2. The ball detection and tracking method of claim 1, further comprising:
receiving a frame of the multiple-frame video; and
sending the frame to the object level processing only if the frame is a global view frame.
3. The ball detection and tracking method of claim 2, further comprising:
discerning a dominant color in the frame by accumulating hue-saturation-value color histograms of the frame; and
segmenting the frame according to the dominant color.
4. A ball detection and tracking method operable on a multiple-frame video image presentable to a display on a processor-based system, the ball detection and tracking method comprising:
receiving a global view frame of a frame of the multiple-frame video;
selecting multiple ball candidates from the global view frame;
generating initial trajectories through linking adjacent ball candidates in a spatial-temporal domain;
using path optimization to obtain a true trajectory from the initial trajectories obtained; and
filtering one or more regions out of the global view frame, the filtered regions being unqualified for ball candidate selection based on size, area, eccentricity, and/or circularity factor.
5. The ball detection and tracking method of claim 4, obtaining multiple ball candidates from the global view frame further comprising:
using a support vector machine classifier with color information to verify ball candidates.
6. The ball detection and tracking method of claim 4, generating initial trajectories through linking adjacent ball candidates in a spatial-temporal domain further comprising:
using a motion estimation algorithm to generate the initial trajectories.
7. The ball detection and tracking method of claim 6, using a motion estimation algorithm to generate the initial trajectories further comprising:
for each ball candidate, using Kalman filtering with the formation:

X k =AX k−1 +w k

Z k =HX k +v k
where Xk is a state vector at time k, Zk is a measurement vector at time k, wk is system noise, vk is measurement noise, A is a state transition matrix and H is a measurement matrix.
8. The ball detection and tracking method of claim 7, further comprising:
for each ball candidate, setting
X = [ x y v x v y ] , Z = [ x y ] , A = [ 1 0 1 0 0 1 0 1 0 0 1 0 0 0 0 1 ] , H = [ 1 0 0 0 0 1 0 0 ] ,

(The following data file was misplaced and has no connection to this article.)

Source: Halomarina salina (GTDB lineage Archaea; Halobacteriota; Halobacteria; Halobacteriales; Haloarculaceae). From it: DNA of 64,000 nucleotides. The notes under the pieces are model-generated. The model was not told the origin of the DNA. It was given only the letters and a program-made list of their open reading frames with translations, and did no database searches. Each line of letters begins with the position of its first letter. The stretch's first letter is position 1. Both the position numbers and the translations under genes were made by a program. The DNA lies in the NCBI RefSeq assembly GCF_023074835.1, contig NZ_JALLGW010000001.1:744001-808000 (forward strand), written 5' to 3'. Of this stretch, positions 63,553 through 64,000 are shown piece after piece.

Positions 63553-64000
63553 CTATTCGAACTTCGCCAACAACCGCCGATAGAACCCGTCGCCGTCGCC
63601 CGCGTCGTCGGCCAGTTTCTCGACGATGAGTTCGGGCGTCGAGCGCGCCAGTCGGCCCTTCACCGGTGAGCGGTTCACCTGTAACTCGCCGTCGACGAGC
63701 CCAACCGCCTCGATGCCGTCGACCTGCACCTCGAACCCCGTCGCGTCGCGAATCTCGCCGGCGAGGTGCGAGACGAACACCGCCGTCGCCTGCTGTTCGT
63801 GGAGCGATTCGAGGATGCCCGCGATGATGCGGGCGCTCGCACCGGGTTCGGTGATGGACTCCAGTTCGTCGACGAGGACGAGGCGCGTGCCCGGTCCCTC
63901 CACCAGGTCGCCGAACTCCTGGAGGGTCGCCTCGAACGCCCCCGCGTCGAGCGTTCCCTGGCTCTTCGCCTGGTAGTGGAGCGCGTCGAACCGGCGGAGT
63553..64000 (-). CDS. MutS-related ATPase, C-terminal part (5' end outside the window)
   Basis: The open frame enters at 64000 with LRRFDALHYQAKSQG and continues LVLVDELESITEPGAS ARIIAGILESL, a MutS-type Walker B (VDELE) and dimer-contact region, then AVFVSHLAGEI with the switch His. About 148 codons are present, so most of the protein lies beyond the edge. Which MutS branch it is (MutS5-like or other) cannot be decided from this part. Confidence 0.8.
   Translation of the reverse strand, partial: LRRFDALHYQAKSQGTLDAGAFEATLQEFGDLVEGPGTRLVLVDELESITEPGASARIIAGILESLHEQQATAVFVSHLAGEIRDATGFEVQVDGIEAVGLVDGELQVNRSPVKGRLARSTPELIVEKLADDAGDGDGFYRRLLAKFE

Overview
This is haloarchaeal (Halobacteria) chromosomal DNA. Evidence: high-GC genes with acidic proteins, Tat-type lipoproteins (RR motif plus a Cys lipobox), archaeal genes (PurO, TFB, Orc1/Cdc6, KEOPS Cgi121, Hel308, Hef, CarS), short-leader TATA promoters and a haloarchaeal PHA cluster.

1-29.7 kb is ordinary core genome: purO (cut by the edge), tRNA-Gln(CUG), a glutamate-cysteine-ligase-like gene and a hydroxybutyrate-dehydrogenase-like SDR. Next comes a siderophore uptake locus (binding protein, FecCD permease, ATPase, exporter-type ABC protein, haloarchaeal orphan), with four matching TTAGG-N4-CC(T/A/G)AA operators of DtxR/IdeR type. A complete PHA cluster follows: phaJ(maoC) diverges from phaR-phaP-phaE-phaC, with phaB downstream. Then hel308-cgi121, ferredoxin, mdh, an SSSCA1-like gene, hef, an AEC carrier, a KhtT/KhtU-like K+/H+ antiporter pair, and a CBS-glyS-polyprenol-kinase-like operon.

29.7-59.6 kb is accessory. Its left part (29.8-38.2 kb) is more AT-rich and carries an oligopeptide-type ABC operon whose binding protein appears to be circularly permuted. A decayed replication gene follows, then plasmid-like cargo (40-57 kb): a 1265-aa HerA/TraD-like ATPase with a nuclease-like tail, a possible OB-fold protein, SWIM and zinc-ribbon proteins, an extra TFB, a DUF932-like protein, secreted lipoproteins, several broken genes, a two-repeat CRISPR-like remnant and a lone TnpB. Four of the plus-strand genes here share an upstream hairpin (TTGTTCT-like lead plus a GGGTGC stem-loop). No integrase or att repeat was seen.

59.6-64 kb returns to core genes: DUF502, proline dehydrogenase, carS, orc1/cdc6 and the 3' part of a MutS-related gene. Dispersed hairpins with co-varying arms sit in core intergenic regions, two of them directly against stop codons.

where (x, y) is a center coordinate of a ball candidate, (vx, vy) is a velocity in the x and y directions.
9. The ball detection and tracking method of claim 6, further comprising:
assigning a confidence value for each trajectory according to its length, the confidence value being either true, false, or pendent; and
removing those trajectories for which the confidence value is false.
10. The ball detection and tracking method of claim 4, using path optimization to obtain a true trajectory from the initial trajectories obtained further comprising:
defining a distance between two trajectories of the initial trajectories obtained; and
generating a distance graph based on the defined distance.
11. The ball detection and tracking method of claim 10, defining a distance between two trajectories of the initial trajectories obtained further comprising:
applying a time-line model to define a distance between the two trajectories.
12. The ball detection and tracking method of claim 10, further comprising:
using a Dijkstra algorithm to determine the shortest path between trajectories.
13. The ball detection and tracking method of claim 11, further comprising:
using cubic spline interpolation to link an interval between ends of the two trajectories.
14. The ball detection and tracking method of claim 4, selecting multiple ball candidates from the global view frame further comprising selecting four ball candidates from the global view frame.